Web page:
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Measuring your vision

OPTOMETRIST TOOLS FOR MEASURING YOUR VISION

The visual measurement, or visual acuity (sharpness) portion of your eye exam* begins by taking a look at the Snellen eye chart. A staple in any optometrist's office, the Snellen eye chart is a simple and basic test to determine your vision's proximity to 20/20—essentially how clearly you can see something from 20 feet away. Depending on your result, your eye doctor may then check for any refractive errors (whether you are nearsighted or farsighted). Using the Snellen eye chart, your eye doctor will have you look through a phoropter and test your vision against a series of lenses of varying optical power.

If your eye doctor suspects you may have astigmatism, a keratometer may also be used to measure the curvature and reflection of the front of the cornea. Together, these optometrist tools help your eye doctor narrow down the prescription needed to help you see the world with the clearest, most vivid vision possible.

An independent or employed Doctor of Optometry is located in or next door to every LensCrafters store.

Testing how your eye works


Just as important as what you see, is how you see. Your eye doctor will test your eyes to ensure they have the full range of motion and range. Often, these tests can be performed with little more than a few basic tools. Testing your pupil's reaction to light, for example, needs only a semi-darkened room, a flashlight and something to cover the eye. More advanced tools include an automated perimetry test, which uses a computer to map and calculate your visual field through a series of simple tests.

Testing how your eye works.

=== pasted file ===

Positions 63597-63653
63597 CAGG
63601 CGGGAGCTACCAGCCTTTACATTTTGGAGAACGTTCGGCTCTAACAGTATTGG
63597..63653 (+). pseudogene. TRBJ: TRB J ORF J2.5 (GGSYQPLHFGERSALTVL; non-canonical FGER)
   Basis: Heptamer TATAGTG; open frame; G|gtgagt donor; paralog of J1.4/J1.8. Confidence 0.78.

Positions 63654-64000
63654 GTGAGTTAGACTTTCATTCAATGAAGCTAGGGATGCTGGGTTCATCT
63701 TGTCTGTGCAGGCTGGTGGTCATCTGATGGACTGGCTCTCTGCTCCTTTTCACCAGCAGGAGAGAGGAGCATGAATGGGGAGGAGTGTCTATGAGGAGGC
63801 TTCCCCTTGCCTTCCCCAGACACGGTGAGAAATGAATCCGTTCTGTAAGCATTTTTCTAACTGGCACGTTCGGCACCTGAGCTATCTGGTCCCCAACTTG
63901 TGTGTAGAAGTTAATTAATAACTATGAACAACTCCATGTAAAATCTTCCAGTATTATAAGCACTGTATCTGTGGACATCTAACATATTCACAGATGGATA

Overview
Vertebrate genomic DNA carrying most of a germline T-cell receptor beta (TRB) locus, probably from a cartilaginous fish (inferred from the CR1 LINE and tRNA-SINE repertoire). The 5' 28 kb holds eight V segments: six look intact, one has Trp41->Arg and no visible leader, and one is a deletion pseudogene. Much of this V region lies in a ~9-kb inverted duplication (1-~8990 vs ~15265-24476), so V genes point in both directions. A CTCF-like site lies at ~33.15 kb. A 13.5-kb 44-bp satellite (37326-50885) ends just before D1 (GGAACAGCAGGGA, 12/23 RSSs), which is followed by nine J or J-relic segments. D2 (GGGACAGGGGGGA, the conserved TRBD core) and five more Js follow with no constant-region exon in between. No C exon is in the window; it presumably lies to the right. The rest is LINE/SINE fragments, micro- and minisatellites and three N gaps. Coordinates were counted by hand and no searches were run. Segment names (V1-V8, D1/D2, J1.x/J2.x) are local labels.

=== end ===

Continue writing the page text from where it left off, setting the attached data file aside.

Looking inside your eye

Looking inside your eye

The interior of your eye is a great way to discover if you have any eye problems or possible general health conditions. As the eye is a delicate and complex organ that remains the primary mechanism for sight, science has developed tools to help eye doctors look inside easily.

The opthalmoscope allows your eye doctor to illuminate and magnify the inside of your eye, to check for cataracts, retinal problems and damaged blood vessels, which can indicate diabetes or high blood pressure. Your eye doctor may also use Optomap®, instead of using eye-dilating drops, which allows a faster and more complete image of the back of your eye to be captured. According to a study conducted by the New England College of Optometry, the Optomap-assisted exam helps optometrists to improve the examination and care they give their patients. Part of the reason for this is that a good retinal image can be captured and reviewed with the patient side-by-side.

A tonometry test measures the pressure inside the eyes to screen for glaucoma. One testing method is to lightly press a tonometer against your cornea (numbed with eyedrops), while observing the reaction through the magnified lens of a slit lamp. A newer and more comfortable method is the non-contact tonometry test, which bounces a puff of air off the cornea to measure its density.



Innovative tools and solutions like Optomap® help make it possible to accurately diagnosis of your vision and eye health while recommending the optimum vision solutions. Schedule your eye exam* with Independent Doctors of Optometry, located in or next door to your LensCrafters store. If it’s been a while since you’ve been examined, or you still have questions, learn what to expect at your eye exam.

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